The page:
The term "mud-volcano" generally is applied to a more or less violent eruption or surfaces extrusion of watery mud or clay which almost invariably is accompanied by methane gas, and which commonly tends to build up a solid mud or clay deposit around its orifice which may have a conical or volcano-like shape. The source of a mud volcano commonly may be traced to a substantial subsurface layer or diapir of highly plastic, and probably undercompacted, mud or shale. Mud volcanoes also commonly appear to be related to lines of fracture, faulting, or sharp folding. There appears to be a close interrelation between undercompacted (overpressured) muds or shale bodies, mud or shale diapirs, mud lumps, and mud volcanoes; and all degrees of gradation from one to another. Mud volcanoes are one of the most useful surface sources of information on the nature of materials in mud diapirs and undercompacted shale bodies.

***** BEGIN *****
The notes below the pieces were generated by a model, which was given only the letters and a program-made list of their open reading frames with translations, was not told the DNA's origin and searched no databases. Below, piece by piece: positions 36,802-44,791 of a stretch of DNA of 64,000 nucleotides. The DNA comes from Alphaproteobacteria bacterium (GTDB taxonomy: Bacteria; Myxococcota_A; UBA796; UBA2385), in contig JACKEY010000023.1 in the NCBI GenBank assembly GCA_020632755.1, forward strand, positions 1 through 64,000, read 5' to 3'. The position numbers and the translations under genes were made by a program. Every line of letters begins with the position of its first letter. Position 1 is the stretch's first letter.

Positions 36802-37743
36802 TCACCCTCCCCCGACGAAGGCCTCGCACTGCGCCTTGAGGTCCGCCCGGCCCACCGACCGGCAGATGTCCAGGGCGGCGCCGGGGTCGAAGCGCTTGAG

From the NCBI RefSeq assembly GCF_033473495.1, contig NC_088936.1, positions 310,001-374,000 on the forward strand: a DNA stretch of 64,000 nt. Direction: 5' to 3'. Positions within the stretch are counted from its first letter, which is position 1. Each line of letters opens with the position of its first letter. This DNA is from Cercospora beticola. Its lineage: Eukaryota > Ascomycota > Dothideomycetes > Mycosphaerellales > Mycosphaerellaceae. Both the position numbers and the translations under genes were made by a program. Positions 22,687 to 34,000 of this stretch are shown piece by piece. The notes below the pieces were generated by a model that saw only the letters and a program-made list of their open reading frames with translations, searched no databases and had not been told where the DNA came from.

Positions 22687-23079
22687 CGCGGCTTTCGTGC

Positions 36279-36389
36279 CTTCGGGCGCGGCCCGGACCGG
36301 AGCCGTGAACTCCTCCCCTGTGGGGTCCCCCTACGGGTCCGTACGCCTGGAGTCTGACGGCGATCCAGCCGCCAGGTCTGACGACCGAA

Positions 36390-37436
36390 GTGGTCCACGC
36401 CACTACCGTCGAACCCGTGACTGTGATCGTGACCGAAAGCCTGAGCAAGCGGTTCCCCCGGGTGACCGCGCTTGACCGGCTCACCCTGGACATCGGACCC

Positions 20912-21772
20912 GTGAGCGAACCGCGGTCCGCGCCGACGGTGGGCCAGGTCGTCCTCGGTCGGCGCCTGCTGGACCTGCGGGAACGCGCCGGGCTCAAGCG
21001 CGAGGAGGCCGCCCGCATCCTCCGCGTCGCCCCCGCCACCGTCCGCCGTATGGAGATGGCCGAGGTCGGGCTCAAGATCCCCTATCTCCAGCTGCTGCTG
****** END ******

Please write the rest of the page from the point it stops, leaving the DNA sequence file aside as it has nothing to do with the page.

The motivating force responsible for a mud volcano is, in part, simply the weight of rock overburden borne by the fluid content of undecompacted shales. However, mud volcanoes all over the world are associated so invariably with quietly or explosively escaping methane gas that it is reasonable to conclude that the presence of methane gas in the subsurface is also an essential feature of the phenomenon. The mud of the volcanoes is a mixture of clay and salt water which is kept in the state of a slurry by the boiling or churning activity of escaping methane gas. Probably the methane gas was derived either directly from organic matter in muds or shales or from secondary accumulations in sand stringers within the source-rock shale or from larger reservoirs just above or just below such shales. Some liquid oil often, but not always, is associated with the hydrocarbon gases of mud volcanoes.
Commonly the activity of a mud volcano is simply a mild surface upwelling of muddy and usually saline water accompanied by gas bubbles. However, many ,instances are known of highly explosive eruptions where large masses of rock have been violently blown out hundreds of feet into the air and scattered widely over the countryside. These intermittent violent eruptions strongly suggest that motive force is not merely weight of gradually increasing overburden but is due to periodic buildup and release of internal pressure from the generation of methane gas within the shale body or diapir.

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